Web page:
Shred-it, as a member of the Canadian Fraud Prevention Forum, has identified five everyday paper documents that – if disposed of improperly – can undermine the information security of an organization and its employees, and increase the risk of fraud.
A typical organization generates about 1.5 pounds or almost 0.7 kg of wastepaper per employee each day1. This includes formal business records, like legal and tax paperwork, as well as everyday paper items. These everyday documents can contain highly confidential and sensitive information, but are often overlooked in data protection strategies and are not disposed of properly. The loose records and papers that tend to linger around workstations and offices can subject organizations to fraud and individual employees to identify theft. It’s key for businesses of all sizes to recognize that information security risks can originate from a variety of paper documents.
“The first step in protecting your business from the significant financial, legal and reputational damage fraud can cause is to understand all the areas of vulnerability within your organization,” says Kevin Pollack, Senior Vice President, Shred-it. “If sensitive information is unintentionally left available to fraudsters, an organization can be exposed to serious information security issues, and the potential for fraud – at both the organizational and individual level – significantly increases.”
With the shift towards online storage and a “paperless office”, the majority of fraud prevention and data protection strategies focus on protecting digital information. Yet, purging the office of all sensitive and unnecessary paper and records is an important component of a successful fraud mitigation strategy and will protect your business’ customers, employees and reputation.
To help businesses embed document management best practices into employee behaviour and encourage frequent document destruction, Shred-it has identified “Five Everyday Documents” that should be shredded to reduce the risk of fraud:
- Shipping Labels – In an attempt to be environmentally conscious, it is standard practice for businesses to break down delivery boxes for recycling. One step that is often forgotten is to remove the address label from the package, which can potentially include the business address, tracking codes, work orders or account numbers. When breaking down boxes or packages, businesses should remove and securely dispose of the address label.
- Receipts – Business professionals often have the opportunity to expense client lunches or business necessities paid for out-of-pocket. The receipts associated with these expenses, which contain personal and/or corporate financial information, are often left on desks and easily accessible to fraudsters. Once submitted to the accounting department or recorded on client invoices, receipts should be shredded.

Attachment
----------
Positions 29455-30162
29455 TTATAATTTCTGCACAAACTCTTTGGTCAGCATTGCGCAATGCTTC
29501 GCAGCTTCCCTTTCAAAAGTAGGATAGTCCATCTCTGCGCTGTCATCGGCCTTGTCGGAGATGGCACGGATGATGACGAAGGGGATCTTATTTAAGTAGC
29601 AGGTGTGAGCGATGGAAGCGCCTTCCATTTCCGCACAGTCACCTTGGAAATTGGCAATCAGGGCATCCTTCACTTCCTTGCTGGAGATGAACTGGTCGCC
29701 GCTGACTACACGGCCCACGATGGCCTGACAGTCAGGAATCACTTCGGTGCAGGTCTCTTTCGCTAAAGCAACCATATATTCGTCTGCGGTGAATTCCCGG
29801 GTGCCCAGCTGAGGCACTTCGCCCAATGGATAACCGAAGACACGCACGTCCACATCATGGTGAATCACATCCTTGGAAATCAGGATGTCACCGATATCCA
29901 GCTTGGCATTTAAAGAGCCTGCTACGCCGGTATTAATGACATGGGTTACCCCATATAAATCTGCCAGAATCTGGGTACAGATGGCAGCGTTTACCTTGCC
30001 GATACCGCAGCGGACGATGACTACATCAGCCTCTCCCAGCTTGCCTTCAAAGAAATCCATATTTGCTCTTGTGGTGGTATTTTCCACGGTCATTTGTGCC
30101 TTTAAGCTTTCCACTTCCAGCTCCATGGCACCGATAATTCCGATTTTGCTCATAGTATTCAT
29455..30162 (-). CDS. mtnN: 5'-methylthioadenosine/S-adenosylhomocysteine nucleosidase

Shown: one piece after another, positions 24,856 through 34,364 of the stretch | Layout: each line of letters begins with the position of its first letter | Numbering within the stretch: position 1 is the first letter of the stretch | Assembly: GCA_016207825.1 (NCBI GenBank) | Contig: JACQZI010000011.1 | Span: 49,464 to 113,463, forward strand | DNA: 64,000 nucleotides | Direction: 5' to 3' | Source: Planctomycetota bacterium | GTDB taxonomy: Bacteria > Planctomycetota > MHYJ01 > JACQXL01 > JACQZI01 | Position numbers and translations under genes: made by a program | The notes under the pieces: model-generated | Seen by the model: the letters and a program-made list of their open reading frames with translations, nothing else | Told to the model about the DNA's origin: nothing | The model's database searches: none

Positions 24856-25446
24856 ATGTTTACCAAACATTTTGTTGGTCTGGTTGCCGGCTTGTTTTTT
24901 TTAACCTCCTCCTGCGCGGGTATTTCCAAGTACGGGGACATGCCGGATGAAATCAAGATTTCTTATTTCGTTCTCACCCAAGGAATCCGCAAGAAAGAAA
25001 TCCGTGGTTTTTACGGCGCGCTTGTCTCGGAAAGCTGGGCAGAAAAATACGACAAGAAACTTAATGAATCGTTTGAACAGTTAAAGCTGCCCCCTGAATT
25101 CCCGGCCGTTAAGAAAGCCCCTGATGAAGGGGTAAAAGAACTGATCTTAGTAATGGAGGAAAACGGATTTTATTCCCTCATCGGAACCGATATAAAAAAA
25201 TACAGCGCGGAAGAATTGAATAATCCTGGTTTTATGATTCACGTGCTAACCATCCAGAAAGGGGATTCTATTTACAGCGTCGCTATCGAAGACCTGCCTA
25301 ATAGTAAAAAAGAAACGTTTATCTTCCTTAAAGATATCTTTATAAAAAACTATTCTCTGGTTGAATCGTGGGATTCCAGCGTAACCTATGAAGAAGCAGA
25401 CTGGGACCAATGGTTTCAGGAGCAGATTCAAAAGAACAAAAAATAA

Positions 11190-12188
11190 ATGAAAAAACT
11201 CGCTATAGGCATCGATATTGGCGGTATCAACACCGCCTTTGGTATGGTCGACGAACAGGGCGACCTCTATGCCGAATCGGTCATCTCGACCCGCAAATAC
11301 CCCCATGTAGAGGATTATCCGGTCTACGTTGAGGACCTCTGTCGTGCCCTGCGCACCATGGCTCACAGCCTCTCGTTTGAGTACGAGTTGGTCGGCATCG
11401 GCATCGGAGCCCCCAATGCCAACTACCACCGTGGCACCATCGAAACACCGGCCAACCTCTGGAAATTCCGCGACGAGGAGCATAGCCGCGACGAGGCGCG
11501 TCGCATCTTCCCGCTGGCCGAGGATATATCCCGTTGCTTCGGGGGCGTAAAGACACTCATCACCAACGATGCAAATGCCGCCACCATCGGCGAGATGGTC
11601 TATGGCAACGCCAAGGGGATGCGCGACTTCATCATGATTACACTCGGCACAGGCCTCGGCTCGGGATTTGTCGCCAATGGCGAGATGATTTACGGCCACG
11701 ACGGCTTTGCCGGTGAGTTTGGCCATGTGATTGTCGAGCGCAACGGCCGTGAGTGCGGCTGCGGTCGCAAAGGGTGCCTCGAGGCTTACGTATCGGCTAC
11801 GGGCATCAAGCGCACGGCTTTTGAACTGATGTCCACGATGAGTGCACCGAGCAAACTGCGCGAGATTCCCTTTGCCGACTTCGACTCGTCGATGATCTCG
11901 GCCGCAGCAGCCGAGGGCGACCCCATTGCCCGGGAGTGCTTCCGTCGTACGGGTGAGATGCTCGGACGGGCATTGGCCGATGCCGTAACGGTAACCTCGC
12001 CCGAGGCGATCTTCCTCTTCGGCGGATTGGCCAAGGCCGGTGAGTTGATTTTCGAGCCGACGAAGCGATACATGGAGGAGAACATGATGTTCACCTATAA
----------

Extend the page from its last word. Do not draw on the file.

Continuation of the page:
- Printed Presentations – While the majority of presentations are developed and delivered digitally, many employees still provide hard copies to clients or colleagues. This tendency can result in an unnecessary number of printed documents floating around the office, which can put an organization at risk if the presentation includes sensitive informative.
- Resumes – It is common for Human Resource professionals to print candidates’ resumes during the hiring and interview process. The information found on a resume not only includes personal contact details, but a record of previous employment, academic history and participation in any committees or organizations. All printed resumes should be kept in a secure, locked location or stored digitally in a password-protected file. Once resumes are no longer needed they should be destroyed.
- Boarding Passes – According to cybersecurity experts, fraudsters are able to read the barcodes on boarding passes and gain access to passengers’ contact information, future travel plans and frequent flyer accounts2. Travellers should be careful not to leave paper versions of their boarding pass in public areas or in their seat pocket. Use an electronic boarding pass on your phone or shred the paper copy following your flight.
In the hands of fraudsters, the personal and professional information found on a wide range of seemingly harmless slips of paper can open up your organization and your employees to fraud. To help mitigate this risk and educate employees on their roles and responsibilities for data protection, business leaders should train employees on how to properly handle paper documents and encourage frequent destruction of documents. Additionally, implementing information security programs like a Shred-it All Policy and a Clean Desk Policy eliminates the guesswork of what is and isn’t confidential and ensures employees don’t accidentally leave confidential information in an unsecure bin. As an added environmental benefit, all shredded material is recycled.